Force India co-owner Vijay Mallya agreed: “I have been very vocal about this. I have said that you can’t have Formula One with only manufacturer teams. You need smaller teams. It’s part of the DNA of Formula One, for several decades.”

“The FIA on one hand and the commercial rights holder on the other must both work closely to ensure that it is viable and sustainable going forward.”

We’ve talked about cost caps a number of times and finally I think the large teams, manufacturer teams, were oppose to it. But I think that was a good initiative that didn’t quite see the light of day, to make any meaningful difference.

“And on the other hand as far as the revenue share is concerned I think this probably is a unique sport where the participating teams get the least amount of revenue as compared to the income and if you compare it to any other sporting activity globally we unfortunately are at the rough end.

“So I’m very sad that two teams are no longer with us on the grid here in Austin. And I think such things should not be allowed to happen, that’s my firm view.”

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Keith Collantine
Lifelong motor sport fan Keith set up RaceFans in 2005 - when it was originally called F1 Fanatic. Having previously worked as a motoring...

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18 comments on “Losing two teams ‘very bad for F1’s image’”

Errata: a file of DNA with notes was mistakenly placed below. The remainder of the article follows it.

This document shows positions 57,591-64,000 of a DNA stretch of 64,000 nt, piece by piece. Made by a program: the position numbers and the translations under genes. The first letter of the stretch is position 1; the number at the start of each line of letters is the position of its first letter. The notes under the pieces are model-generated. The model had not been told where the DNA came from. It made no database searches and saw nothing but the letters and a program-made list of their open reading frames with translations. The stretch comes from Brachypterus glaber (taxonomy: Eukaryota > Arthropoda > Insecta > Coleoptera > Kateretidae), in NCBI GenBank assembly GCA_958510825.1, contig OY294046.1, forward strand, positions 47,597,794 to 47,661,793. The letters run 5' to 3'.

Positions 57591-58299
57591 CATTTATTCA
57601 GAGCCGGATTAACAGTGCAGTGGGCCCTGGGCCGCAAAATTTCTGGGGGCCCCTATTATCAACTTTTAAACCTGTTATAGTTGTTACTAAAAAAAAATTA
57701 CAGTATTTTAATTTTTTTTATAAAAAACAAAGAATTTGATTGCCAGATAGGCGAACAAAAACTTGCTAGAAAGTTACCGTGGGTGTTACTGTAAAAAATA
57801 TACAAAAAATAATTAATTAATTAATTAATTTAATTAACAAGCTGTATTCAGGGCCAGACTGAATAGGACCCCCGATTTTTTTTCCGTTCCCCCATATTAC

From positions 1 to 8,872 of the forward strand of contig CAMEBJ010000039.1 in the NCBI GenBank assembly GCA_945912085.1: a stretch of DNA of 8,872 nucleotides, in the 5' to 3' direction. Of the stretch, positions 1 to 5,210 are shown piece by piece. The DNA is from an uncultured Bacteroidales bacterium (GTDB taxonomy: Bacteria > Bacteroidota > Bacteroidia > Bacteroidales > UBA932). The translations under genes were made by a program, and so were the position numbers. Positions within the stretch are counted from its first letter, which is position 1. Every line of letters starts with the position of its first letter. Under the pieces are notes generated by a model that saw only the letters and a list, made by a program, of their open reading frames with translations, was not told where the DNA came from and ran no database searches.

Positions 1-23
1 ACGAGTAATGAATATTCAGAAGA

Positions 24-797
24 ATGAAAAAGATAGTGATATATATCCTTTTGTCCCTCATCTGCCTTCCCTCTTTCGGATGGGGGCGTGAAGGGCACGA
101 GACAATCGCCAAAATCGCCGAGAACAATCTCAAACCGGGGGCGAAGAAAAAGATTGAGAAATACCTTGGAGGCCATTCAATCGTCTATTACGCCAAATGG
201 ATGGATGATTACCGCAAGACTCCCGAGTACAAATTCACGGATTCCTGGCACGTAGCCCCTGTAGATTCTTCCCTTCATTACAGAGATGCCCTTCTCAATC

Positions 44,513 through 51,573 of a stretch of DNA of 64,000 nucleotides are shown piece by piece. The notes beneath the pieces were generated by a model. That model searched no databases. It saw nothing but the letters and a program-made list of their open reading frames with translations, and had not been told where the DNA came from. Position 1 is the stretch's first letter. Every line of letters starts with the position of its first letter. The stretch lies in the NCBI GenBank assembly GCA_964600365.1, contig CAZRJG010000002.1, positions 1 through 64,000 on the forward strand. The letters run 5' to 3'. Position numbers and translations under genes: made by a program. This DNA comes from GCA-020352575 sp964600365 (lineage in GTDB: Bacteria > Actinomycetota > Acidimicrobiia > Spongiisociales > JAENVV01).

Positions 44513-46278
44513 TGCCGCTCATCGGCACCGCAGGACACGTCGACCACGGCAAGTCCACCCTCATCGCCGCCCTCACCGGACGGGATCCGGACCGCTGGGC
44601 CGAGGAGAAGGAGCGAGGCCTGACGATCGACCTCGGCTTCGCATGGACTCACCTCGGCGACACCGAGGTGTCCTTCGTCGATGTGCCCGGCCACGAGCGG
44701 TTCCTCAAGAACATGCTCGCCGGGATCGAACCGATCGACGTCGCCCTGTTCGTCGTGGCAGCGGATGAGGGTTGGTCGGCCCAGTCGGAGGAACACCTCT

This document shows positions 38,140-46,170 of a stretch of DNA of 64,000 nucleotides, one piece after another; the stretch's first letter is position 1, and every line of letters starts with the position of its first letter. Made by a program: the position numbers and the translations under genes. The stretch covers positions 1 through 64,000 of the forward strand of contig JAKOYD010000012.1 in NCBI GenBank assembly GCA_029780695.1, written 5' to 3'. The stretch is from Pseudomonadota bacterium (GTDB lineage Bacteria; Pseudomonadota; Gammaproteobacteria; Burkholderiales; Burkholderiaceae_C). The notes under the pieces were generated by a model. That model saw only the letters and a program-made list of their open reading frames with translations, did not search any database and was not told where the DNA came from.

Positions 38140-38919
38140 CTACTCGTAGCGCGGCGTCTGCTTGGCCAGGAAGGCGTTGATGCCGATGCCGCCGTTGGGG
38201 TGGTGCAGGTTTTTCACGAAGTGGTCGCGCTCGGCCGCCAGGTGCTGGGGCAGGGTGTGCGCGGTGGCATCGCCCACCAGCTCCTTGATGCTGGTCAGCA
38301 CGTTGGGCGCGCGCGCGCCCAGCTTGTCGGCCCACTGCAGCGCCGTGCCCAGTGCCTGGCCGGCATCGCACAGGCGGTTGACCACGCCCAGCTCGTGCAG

1. Bravo. Well said.

    1. All teams should get an equal share of the prize money, with one extra ration to 1st place in the WDC. The big teams could still pull ahead in funding because of sponsorship, but at least the minnows and midfielders would not be struggling to survive. Marussia is due for a 10th place if they can survive to the end of the season, but this does not look likely. It is a shame. Here’s hoping Bernie goes off to his great reward soon so the sport can be rescued from the madness.

      1. What? No. Look, there’s no doubt that the current distribution is skewed, but to suggest that everyone from 2nd place down should receive the same prize is silly. There should be clear incentives to do well in the sport other than sponsorships. We want to encourage development throughout the season, otherwise the season will be decided within the first half of the schedule. Yes, that happens some years, but who wants to watch that year in and year out?